anonymous
  • anonymous
the domain of f(x)= 1/ sqrt 1-x^2
Mathematics
  • Stacey Warren - Expert brainly.com
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SOLVED
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chestercat
  • chestercat
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anonymous
  • anonymous
I understand that a sqrt needs to be > or = to 0 and that the denominator needs to be 0, but I'm lost on how to combine the two concepts
anonymous
  • anonymous
Do I just have to make sqrt 1-x^2 equal to zero?
anonymous
  • anonymous
since the denominator must not be a zero, you can rule out the equality, thus, leaving you with solving \[1-x^2>0\]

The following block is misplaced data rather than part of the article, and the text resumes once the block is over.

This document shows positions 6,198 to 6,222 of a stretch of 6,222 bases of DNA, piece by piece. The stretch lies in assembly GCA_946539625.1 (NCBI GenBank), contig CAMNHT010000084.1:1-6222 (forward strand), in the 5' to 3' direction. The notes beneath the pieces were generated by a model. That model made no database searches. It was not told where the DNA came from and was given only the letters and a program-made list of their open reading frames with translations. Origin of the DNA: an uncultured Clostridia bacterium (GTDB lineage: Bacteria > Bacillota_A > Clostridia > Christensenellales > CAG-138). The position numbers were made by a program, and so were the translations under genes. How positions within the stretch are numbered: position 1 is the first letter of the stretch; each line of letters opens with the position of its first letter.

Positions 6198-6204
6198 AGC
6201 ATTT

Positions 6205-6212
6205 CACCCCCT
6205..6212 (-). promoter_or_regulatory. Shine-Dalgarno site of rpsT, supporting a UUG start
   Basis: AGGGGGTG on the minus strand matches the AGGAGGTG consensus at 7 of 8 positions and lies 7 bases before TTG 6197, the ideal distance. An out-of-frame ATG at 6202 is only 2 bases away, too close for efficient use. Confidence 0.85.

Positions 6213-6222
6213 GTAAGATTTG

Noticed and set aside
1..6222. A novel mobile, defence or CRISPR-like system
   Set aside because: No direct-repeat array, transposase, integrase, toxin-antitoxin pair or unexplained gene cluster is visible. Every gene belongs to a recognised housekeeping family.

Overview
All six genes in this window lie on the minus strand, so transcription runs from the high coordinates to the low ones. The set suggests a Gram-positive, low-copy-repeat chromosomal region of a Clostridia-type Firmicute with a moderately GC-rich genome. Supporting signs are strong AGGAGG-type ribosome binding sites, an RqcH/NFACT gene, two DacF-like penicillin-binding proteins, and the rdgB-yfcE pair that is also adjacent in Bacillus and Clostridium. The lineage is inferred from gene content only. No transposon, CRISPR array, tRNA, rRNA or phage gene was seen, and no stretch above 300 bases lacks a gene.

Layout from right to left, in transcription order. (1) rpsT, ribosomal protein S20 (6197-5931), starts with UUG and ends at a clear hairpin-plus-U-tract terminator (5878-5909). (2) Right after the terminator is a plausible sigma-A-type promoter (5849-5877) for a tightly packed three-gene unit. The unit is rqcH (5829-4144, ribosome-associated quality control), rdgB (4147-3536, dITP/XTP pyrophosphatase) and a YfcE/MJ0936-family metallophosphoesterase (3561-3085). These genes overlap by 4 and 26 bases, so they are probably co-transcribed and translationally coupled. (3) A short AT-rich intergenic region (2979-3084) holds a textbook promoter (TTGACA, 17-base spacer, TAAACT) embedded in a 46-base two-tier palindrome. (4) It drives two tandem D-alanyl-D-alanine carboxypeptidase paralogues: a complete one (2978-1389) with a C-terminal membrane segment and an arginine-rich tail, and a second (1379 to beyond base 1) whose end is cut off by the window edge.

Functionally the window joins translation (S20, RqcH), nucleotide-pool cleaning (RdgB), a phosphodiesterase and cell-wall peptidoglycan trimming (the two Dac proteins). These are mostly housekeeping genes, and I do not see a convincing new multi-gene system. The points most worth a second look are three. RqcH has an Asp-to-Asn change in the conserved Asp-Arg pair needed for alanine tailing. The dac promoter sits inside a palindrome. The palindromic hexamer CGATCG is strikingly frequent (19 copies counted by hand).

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anonymous
  • anonymous
ok, so is it \[\sqrt{1}>x?\]
anonymous
  • anonymous
nope. since you have not considered other values. try doing \[1-x^2>0 \rightarrow x^2-1<0 \rightarrow (x-1)(x+1)<0\]
anonymous
  • anonymous
how do you get to the domain from that?
anonymous
  • anonymous
[-11]
anonymous
  • anonymous
I meant (-11)
anonymous
  • anonymous
From there, we have -1 < x < 1, and this is the range of values permissible for x in the function. So, the domain is -1 < x < 1. Why -1 < x < 1? here's how... \[(x-1)(x+1)<0\] implies that one of the factors x - 1 or x + 1 is negative, i.e. less than 0, and the other factor is positive, i.e. greater than 0. So we would have 2 cases: Case 1: \[x-1>0 \rightarrow x>1\] and\[x+1 <0 \rightarrow x <-1\]however, this cannot be simultaneously true, so no solution for this case. Case 2: \[x-1<0 \rightarrow x<1\]and\[x+1>0 \rightarrow x>-1\]the two inequalities are true for -1 < x < 1, thus the answer.
anonymous
  • anonymous
I give myself an F for not practicing my algebra skills for a year. (-1
anonymous
  • anonymous
no problem... :D

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